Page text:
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Seminole Heights farm-to-table pioneer The Refinery to close Aug. 3

Michelle and Greg Baker, owners of The Refinery in Tampa, posing for a portrait at the Hillsborough River in Seminole Heights on January 13, 2011. Times (2012)
Michelle and Greg Baker, owners of The Refinery in Tampa, posing for a portrait at the Hillsborough River in Seminole Heights on January 13, 2011. Times (2012)
Published Jul. 25, 2019

Iconic Tampa Bay restaurant The Refinery will close next month, the owners said Thursday.

Following a nine-year run, the Seminole Heights farm-to-table pioneer will serve its last dinner on Aug. 3.

Owners Greg and Michelle Baker made the announcement on the restaurant's Facebook page Thursday afternoon, and said that a collection of the kitchen's biggest hits from its first year will be on the menu during the final days.

"It's been an honor to be able to serve y'all since 2010, but everything must end!" the statement said. The couple plan on opening a catering hall and events space called the Idyllwild in the Florida Avenue building once the restaurant closes.

The news comes following several shake-ups in the restaurant's recent history, including the announcement in December that Baker, then 51, was retiring.

A champion of the local farm-to-table movement, the Refinery first opened in 2010 inside an intimate Victorian house in the Seminole Heights neighborhood. Baker and his wife, with the help of a small staff, offered diners a nine-item menu that changed weekly, dictated by the season and what farmers had available. It was a novel concept for the area at the time, and critics — both local and nationally — took note.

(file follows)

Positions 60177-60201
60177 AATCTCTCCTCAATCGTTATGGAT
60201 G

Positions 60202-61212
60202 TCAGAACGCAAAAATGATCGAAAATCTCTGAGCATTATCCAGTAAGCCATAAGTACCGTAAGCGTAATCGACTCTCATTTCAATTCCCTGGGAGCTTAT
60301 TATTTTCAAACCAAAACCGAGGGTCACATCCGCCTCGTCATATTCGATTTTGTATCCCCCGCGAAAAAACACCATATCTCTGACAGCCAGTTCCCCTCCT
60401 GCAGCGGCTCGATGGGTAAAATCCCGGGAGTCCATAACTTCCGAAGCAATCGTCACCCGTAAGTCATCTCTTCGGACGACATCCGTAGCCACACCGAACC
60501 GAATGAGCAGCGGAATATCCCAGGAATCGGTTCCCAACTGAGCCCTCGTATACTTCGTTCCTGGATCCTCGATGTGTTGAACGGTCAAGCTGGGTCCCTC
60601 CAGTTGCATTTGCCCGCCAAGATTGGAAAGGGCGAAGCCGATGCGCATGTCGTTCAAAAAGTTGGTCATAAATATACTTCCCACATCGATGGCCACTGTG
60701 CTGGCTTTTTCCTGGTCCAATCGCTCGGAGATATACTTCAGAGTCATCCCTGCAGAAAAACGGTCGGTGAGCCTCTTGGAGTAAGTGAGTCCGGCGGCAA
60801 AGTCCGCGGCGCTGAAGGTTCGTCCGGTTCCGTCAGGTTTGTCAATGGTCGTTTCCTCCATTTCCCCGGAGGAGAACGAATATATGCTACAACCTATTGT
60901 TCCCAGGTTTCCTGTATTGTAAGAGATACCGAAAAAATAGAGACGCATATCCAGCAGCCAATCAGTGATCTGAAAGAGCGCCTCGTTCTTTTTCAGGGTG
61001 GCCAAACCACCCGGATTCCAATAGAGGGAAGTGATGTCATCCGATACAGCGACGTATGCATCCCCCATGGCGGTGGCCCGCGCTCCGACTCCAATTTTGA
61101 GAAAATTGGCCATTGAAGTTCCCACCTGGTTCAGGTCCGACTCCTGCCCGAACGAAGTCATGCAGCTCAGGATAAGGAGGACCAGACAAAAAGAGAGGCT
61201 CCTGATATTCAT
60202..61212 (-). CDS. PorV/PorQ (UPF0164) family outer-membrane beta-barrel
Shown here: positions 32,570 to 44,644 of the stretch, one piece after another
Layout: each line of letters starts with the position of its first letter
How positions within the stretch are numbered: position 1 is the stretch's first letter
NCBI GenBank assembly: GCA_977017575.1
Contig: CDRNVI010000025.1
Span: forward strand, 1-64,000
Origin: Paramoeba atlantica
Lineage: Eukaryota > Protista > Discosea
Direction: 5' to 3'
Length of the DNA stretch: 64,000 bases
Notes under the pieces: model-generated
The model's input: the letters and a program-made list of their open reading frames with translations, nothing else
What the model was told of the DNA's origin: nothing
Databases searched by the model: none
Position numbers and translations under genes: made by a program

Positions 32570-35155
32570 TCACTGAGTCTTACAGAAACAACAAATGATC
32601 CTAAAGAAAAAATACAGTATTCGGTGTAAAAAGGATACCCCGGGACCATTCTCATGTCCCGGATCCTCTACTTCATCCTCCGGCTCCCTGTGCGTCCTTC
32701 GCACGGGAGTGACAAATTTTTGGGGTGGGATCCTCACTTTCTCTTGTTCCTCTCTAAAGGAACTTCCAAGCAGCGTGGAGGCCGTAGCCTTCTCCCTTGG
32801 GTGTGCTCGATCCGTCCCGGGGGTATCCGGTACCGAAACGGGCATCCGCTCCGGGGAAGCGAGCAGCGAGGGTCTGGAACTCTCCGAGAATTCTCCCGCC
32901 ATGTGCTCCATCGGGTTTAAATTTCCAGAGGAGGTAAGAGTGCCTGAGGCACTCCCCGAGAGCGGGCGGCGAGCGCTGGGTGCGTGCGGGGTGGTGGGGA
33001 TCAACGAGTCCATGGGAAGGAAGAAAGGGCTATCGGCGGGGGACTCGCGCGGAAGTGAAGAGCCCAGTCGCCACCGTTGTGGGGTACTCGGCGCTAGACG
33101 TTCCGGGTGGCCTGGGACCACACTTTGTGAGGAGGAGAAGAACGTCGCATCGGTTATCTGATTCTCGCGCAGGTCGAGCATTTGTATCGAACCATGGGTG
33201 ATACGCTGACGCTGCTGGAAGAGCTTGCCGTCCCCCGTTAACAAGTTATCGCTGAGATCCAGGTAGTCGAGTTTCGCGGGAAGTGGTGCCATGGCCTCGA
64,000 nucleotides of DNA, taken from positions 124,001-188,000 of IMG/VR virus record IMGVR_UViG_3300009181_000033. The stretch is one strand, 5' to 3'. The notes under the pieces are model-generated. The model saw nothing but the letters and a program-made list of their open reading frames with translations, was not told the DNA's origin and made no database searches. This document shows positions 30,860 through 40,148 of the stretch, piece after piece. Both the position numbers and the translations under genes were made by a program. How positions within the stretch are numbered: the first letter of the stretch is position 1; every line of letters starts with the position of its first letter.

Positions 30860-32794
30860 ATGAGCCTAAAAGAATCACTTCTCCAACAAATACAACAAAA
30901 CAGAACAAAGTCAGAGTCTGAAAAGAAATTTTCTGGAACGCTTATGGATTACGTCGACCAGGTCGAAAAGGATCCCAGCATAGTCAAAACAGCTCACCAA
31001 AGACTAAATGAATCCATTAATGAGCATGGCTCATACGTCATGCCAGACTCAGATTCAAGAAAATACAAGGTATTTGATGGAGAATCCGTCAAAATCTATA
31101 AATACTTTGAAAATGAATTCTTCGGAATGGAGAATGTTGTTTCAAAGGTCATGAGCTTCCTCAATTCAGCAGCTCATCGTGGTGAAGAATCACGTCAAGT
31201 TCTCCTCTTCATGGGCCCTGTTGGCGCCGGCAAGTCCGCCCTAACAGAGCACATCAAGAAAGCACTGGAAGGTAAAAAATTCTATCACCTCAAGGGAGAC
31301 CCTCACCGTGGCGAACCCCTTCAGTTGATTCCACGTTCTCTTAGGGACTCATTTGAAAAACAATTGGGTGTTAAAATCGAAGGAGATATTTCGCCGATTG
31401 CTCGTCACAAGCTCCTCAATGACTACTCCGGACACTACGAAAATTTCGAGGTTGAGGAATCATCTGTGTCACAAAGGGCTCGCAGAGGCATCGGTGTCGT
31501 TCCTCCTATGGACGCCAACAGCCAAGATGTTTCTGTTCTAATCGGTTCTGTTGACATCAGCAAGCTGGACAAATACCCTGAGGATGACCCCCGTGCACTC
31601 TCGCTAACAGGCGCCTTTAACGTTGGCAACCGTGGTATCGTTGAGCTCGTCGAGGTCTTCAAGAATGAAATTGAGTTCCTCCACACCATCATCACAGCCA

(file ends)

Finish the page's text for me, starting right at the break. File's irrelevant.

In 2014, Southern Living named the restaurant among the top 100 best restaurants in the South and both the restaurant and Baker received multiple James Beard nods throughout the years (six, in total). The restaurant also paved the way for aspiring chefs and other restaurant concepts that set up shop in the area in the years that followed.

In 2018, the restaurant moved from its original location to a larger space down the street. That space, also on Florida Avenue, was then home to Fodder & Shine, a regional concept inspired by Florida Cracker settlers and also run by the Bakers. That restaurant closed when the Refinery moved into the building, though some menu items remained.

When Baker announced his pending retirement plans last year, the tenured chef said he planned on pursuing food writing, consulting and advocacy work for the James Beard Foundation, among other organizations. The couple did not immediately comment on their future plans Thursday, but said on social media that Greg Baker plans to "kick back and relax for a minute" while Michelle helms the new catering operation.

Contact Helen Freund at hfreund@tampabay.com or (727) 893-8310. Follow @helenfreund.